A power station there.

    When all our roads are lighted
    By concrete monsters sited
    Like gallows overhead,
    Bathed in the yellow vomit
    Each monster belches from it,
    We’ll know that we are dead.

    From “High and Low” (1966) & “Collected Poems”

    There are some parts of our countryside that have been deemed worthy of a designation of area of outstanding natural beauty and/or of area of great landscape value. These two sites are in such areas and form a substantial part of framing Guildford and making it the place we love.

    What a timely reminder of times and views from the past that we all should want to share with our children and grandchildren.

  2. Bernard Parke Reply

    August 12, 2013 at 5:54 am

    I have often wondered why such a plaque marking places in view has not been sited in the field on The Mount, which of course is a backdrop to the High street.

    From there it is possible to see the City of London and the Wembley Stadium arch, just to mention two features.

  3. Peter Bullen Reply

    August 12, 2013 at 10:18 am

    I agree with everything written above but would query how far we should interfere with natural growth? As a historian, surely David would not want to interfere with the generation and growth of trees and bushes in the hedgerow along the northern boundary of Pewley Downs, as counting the different species in a hedge over a certain distance is one of the best ways of calculating its age. Some go back hundreds of years like those along the old Green Road from the Mount westwards.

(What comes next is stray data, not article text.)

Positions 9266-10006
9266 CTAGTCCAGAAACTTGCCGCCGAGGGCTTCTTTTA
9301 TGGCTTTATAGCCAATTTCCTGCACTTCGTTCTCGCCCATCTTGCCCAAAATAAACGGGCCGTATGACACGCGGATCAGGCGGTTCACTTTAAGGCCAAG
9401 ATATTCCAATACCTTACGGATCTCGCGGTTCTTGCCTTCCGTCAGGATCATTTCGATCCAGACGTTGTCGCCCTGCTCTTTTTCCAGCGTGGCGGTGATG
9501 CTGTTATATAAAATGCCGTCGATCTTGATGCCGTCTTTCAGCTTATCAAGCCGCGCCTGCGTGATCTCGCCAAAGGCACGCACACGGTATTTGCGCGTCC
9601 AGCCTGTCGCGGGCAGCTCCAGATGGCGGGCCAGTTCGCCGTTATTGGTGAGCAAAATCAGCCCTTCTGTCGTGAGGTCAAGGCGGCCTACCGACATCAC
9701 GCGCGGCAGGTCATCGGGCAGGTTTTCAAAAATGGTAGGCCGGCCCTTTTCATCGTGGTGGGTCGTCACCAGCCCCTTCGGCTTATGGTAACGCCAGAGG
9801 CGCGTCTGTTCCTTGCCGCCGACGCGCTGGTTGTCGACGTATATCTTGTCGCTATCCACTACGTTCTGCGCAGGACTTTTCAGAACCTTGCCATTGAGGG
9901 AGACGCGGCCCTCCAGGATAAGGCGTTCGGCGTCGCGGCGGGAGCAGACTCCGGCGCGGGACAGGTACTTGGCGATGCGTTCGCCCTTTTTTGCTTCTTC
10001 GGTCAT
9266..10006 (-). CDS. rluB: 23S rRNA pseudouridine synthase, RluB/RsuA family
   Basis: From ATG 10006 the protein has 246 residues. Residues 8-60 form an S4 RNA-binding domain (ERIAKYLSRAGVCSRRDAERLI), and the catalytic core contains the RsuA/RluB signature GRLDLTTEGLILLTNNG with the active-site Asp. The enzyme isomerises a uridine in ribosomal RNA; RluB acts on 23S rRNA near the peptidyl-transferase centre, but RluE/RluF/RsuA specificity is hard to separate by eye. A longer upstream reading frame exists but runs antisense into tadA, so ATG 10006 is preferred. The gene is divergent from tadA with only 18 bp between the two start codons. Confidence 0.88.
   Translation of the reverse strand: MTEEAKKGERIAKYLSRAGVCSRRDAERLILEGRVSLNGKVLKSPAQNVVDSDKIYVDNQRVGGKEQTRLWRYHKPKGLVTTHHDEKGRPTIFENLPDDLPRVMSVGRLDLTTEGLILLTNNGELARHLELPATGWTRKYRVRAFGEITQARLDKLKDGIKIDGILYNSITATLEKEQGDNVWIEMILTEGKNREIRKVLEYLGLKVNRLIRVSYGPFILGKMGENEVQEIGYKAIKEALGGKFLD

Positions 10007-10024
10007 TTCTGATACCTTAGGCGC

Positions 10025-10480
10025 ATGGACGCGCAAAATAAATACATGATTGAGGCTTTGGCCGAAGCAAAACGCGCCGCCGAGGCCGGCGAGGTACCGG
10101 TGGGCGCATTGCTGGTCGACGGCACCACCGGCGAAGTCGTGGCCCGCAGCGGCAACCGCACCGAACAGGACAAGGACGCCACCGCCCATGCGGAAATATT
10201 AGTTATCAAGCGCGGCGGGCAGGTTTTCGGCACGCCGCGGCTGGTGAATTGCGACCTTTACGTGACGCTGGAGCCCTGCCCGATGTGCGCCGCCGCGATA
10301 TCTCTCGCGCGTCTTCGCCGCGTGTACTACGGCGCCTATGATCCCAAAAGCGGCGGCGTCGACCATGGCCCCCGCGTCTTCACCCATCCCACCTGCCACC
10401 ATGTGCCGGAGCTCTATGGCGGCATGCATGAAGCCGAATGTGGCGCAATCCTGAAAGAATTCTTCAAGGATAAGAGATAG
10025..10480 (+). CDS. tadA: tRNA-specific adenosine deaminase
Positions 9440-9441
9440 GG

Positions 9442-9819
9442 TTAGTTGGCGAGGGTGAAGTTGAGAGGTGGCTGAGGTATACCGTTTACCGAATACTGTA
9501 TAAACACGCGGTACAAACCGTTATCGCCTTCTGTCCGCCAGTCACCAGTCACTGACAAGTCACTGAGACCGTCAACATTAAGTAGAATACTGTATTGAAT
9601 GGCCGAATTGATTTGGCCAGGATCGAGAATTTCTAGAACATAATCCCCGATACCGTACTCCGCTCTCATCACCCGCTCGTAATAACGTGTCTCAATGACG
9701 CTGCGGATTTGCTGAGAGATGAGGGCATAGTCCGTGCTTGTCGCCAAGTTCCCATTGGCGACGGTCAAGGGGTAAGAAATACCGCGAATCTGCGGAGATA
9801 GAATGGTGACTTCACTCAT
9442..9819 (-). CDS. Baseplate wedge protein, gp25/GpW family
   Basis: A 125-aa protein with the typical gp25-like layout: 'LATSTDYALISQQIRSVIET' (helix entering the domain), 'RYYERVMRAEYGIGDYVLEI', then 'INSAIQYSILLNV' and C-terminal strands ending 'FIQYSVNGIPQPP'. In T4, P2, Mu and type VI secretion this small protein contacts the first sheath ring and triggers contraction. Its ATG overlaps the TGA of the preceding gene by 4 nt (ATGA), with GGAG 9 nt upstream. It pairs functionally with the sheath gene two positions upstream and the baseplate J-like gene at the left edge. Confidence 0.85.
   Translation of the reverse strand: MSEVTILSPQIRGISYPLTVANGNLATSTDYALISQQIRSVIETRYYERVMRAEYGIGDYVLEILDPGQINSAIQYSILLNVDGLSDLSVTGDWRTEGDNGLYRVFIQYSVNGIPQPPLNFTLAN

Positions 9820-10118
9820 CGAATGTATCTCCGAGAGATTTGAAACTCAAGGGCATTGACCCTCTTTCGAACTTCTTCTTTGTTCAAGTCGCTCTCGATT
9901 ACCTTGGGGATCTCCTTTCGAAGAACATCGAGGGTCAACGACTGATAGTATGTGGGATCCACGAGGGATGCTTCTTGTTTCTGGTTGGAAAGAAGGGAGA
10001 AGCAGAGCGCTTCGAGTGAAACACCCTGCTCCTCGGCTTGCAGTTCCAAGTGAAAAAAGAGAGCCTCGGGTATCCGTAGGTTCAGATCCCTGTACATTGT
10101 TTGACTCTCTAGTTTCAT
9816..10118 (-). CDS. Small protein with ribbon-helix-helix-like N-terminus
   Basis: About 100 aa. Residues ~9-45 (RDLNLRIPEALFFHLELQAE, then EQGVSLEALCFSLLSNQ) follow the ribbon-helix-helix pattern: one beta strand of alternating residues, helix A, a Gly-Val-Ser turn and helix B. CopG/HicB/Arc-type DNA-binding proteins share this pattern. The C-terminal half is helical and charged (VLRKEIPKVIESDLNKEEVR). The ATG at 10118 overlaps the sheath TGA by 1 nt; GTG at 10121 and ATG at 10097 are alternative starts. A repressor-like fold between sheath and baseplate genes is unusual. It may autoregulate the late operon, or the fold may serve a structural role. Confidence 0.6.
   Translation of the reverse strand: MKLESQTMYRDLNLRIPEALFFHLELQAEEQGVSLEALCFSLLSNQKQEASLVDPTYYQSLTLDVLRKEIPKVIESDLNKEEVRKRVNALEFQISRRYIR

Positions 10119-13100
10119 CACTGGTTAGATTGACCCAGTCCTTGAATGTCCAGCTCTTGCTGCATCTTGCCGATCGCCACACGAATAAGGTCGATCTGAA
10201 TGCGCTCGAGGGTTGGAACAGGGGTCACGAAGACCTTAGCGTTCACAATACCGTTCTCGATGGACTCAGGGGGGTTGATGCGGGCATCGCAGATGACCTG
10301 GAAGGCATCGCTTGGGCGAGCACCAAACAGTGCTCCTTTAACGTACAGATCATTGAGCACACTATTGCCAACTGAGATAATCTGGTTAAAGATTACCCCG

4. Bernard Parke Reply

    August 12, 2013 at 11:22 am

    It would be rather nice if such a feature could be placed as a memorial to the late Cllr Richard Marks who did so much for the Friary & St Nicolas ward and for our town in general.

    [David Rose: we are drifting away from the main theme of my piece, namely unchecked tree growth. Looks like you have a nice project with a memorial / viewpoint sign on The Mount. Why not head up a committee that takes the project on, raising money by way of donations and grants for such a memorial. I can supply details of a expert maker of metal plaques – this was the firm we used for the memorial plaque to the crew of a US Army Airforce aircraft who died in a crash in Jacobs Well in 1944. The stone plinth and plaque can be seen on the corner of Clay Lane and Queenhythe Road.]

  5. Keith Chesterton Reply

    August 16, 2013 at 12:46 pm

    I agree, some selective pruning to reinstate views is desirable.

    This has been done in places in Surrey. The most thorough is at the top of Leith Hill, where the National Trust has cleared a number of trees from the top. The tower is now visible from many places in the County as well as improving the views from the hill. It restores the views seen in picture postcards of around 1900. Not so many years ago, the tower was virtually invisible until this work.

    A more local one is in the Chantries where the view through a “keyhole” in the trees of the Cathedral from the top of the Chantries is kept by Guildford pruning the trees that grow to spoil it. I have had visitors say how much they appreciate this view.

    Similarly, the clearing of scrubby trees from the top of St Catherine’s Hill has made the ruins on the top more visible from afar. Unfortunately, it took away the secluded views of countryside from the top of the hill and exposed all the housing around Pewley Hill instead. So we do need to be careful.